“IF you deal in camels, make the doors high,” an Afghan proverb cautions. As the dangers mount in the confrontation between the United States and Iran, both sides will have to raise the doors high for diplomacy to work, and to avoid conflict.
A diplomatic strategy must begin with the United States’ setting its priorities and then defining a practical path to achieve them. To achieve its top priorities, it will have to learn what Iran needs. Since the United States will not get total surrender from Iran, it must decide what it can put on the table to assure that both sides can reach a deal that will be durable.
American leaders have been masterly at diplomatic strategies — “building high doors” — to make deals. Franklin D. Roosevelt opened relations with the Soviet Union in 1933 to balance the ascendance of menacing forces in Germany and Japan. He was acting for geopolitical reasons, and in spite of his objection to Communism. Richard M. Nixon opened relations with China to enhance American leverage in dealing with the Soviet Union. He re-framed — but did not give up on — the American commitment to Taiwan to accomplish his objective. In each case, the presidents were acting against the advice of most of their close advisers.
In our own time, President Obama’s initial instincts on Iran were correct: only he can lead the United States to agreements with Iran that advance American national interests.
The first question is how to get such diplomacy started, and on that, Nixon’s strategy toward China is instructive.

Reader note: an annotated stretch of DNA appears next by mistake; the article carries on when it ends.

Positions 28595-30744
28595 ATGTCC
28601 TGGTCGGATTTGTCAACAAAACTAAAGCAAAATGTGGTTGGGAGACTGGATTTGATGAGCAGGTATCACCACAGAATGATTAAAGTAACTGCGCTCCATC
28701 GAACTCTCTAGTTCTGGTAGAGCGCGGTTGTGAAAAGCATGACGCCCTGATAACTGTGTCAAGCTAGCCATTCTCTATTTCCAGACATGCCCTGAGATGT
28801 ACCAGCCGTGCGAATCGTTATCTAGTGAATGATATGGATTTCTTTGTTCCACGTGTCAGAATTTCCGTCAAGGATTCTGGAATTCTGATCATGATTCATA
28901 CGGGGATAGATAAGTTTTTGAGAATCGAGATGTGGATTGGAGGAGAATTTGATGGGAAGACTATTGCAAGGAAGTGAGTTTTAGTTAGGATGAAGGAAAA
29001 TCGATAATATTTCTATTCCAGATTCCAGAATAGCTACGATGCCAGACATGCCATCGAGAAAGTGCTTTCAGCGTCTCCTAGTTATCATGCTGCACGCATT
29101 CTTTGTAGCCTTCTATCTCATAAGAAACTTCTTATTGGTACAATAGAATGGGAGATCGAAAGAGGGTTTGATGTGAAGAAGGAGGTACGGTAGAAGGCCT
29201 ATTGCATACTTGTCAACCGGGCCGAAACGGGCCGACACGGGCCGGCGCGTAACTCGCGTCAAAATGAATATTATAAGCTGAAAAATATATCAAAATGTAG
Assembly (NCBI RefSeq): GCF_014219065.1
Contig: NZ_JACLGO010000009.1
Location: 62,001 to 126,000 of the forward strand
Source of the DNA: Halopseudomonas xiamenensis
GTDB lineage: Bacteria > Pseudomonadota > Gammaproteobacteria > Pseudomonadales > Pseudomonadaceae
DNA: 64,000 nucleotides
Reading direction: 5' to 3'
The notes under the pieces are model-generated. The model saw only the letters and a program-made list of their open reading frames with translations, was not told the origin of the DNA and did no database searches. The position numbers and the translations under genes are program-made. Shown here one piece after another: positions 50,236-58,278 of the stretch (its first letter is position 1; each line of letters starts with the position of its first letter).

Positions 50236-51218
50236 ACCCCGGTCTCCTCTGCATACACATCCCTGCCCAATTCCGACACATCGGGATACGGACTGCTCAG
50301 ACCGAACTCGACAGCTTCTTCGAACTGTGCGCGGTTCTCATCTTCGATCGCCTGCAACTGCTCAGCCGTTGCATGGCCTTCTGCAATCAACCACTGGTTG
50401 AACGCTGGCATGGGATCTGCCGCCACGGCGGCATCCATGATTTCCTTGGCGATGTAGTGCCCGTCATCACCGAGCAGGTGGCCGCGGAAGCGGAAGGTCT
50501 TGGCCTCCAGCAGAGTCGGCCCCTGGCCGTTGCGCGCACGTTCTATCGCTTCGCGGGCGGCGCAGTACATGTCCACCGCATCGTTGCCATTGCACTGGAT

Before traveling to Beijing in 1972, Nixon outlined on his ubiquitous yellow pad three analytical pillars of his strategy: What do they want, what do we want and what do we both want? The Chinese, he continued, wanted to “build up their world credentials,” to recover control of Taiwan and to get the United States out of Asia, while the United States wanted to succeed in Indochina, establish communication “to restrain Chinese expansion in Asia” and, in the future, “reduce threat of confrontation by China Super Power.” The United States and China both wanted “to reduce danger of confrontation and conflict, a more stable Asia, a restraint on U.S.S.R.”
In the Shanghai Communiqué, issued at the culmination of the meeting in Beijing, the continuing differences were highlighted, but both sides agreed to expand the common ground between them.
In developing a diplomatic strategy toward Iran, President Obama might respond to Nixon’s three questions as follows: Iran wants recognition of its revolution; an accepted role in its region; a nuclear program; the departure of the United States from the Middle East; and the lifting of sanctions. The United States wants Iran not to have nuclear weapons; security for Israel; a democratic evolution of Arab countries; the end of terrorism; and world access to the region’s oil and gas. Both Iran and the United States want stability in the region — particularly in Iraq and Afghanistan; the end of terrorism from Al Qaeda and the Taliban; the reincorporation of Iran into the international community; and no war.
With those assumptions as a skeleton, the shape of a final agreement with Iran is imaginable. The United States would agree to full recognition and respect for the Islamic Republic, and Iran would agree to regional cooperation with the United States in Afghanistan and Iraq. Both sides would agree to address the full range of bilateral disputes.